We non-Japanese probably can't fully understand what it means for Takeshi Kitano to make a Zatoichi movie. Here's the best comparison I can come up with: Imagine if Sean Connery had starred in all the James Bond films, and then years after the series ended, Clint Eastwood decided to portray 007 himself in his own Bond flick.
The "official" Zatoichi films numbered 26, all of them starring Shintaro Katsu, whose name obviously became synonymous with the blind swordsman who wanders through feudal Japan. TV comic-cum-art film Renaissance man "Beat" Takeshi Kitano taking on the role was a mini-scandal in Japanese film circles. Nevertheless, Kitano, most famous in the US for his contemporary crime dramas, trades in his usual meditative style for flashy editing and even flashier swordplay, delivering a worthy Samurai action picture. (Amusingly, Miramax retitled the film The Blind Swordsman: Zatoichi at the last minute for the US release, presumably so it wouldn't fall to the alphabetical bottom of movie review sections.)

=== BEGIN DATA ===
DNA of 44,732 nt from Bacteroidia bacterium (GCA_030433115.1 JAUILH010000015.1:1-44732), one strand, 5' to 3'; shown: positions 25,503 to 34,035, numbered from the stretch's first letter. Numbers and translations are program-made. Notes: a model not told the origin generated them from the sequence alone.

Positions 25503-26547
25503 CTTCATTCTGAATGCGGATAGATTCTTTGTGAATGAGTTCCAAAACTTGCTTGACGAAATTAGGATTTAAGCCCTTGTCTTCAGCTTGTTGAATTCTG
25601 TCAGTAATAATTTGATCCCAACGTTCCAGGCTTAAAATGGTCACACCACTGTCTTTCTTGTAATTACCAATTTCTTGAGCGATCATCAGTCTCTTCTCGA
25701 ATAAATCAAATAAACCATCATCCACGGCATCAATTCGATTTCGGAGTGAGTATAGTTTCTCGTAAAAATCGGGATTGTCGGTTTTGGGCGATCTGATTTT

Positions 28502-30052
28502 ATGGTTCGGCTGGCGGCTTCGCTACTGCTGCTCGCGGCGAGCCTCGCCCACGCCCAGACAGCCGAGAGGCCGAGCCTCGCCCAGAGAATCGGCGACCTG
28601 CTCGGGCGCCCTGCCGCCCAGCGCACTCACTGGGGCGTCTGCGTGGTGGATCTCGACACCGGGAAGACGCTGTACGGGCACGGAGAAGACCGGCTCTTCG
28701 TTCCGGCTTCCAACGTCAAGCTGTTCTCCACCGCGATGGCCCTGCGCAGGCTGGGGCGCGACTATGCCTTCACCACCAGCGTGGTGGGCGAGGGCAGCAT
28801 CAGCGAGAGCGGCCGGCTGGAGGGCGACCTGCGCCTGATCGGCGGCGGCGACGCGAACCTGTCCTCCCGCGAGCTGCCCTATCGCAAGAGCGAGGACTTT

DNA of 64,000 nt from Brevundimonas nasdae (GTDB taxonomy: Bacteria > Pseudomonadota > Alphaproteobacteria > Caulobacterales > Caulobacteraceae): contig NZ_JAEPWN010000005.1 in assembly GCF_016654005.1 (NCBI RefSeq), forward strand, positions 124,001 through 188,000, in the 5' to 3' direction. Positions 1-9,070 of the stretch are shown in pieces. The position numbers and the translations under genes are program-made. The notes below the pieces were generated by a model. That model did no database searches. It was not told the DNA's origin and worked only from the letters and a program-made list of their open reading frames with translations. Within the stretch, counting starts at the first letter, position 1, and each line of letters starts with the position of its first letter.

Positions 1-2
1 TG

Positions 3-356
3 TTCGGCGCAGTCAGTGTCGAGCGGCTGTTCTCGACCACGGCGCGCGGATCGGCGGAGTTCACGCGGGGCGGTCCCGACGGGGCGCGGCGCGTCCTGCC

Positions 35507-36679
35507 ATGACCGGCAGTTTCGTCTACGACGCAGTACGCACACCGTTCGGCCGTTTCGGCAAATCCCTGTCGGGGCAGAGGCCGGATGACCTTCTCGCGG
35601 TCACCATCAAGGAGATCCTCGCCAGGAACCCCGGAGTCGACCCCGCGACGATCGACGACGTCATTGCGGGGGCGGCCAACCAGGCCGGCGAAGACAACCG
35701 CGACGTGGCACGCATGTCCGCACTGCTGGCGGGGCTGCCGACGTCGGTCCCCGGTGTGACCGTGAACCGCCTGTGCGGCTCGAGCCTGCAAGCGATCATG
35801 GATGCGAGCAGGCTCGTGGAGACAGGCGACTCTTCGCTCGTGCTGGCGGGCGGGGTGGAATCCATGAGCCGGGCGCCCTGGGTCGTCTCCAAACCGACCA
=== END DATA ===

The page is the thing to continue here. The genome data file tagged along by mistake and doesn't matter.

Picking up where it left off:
This is still inarguably a Kitano film, with his full bag of tricks: nonlinear narratives, quiet subplots, deadpan humor, and seemingly incongruous dance sequences. Yet those scenes – choreographed and performed by Japan's answer to the "Stomp" dance troupe, an appealing bunch of tap-dancers called The Stripes – actually serve the story, which has Zatoichi befriending a down-on-his-luck gambler while a pair of geisha sisters carry out a vendetta against the men who murdered their family.
The music is great, the cinematography is great, the swordfights are great, and naturally Kitano is great as star, director, writer, and editor (the man does everything!), even if in typical nonconformist fashion his Zatoichi sports a modern, bleached blonde haircut instead of the traditional shaved-forehead-and-ponytail. He directs a fine all-star cast, including Tadanobu Asano as the noble ronin (masterless Samurai) who serves as a bodyguard for the vicious gang terrorizing a small town, and whose showdown with Zatoichi is as anticlimactic as it is inevitable.
This is one of the most singularly enjoyable movies I've seen all year, with a careful balance of mood, character, and action, and a fantastic finale (I'm giving nothing away here) that is nothing less than a full-blown, heart-pumping tap dance number. You read that right. For that alone you should see Zatoichi, but see it for all the other things as well.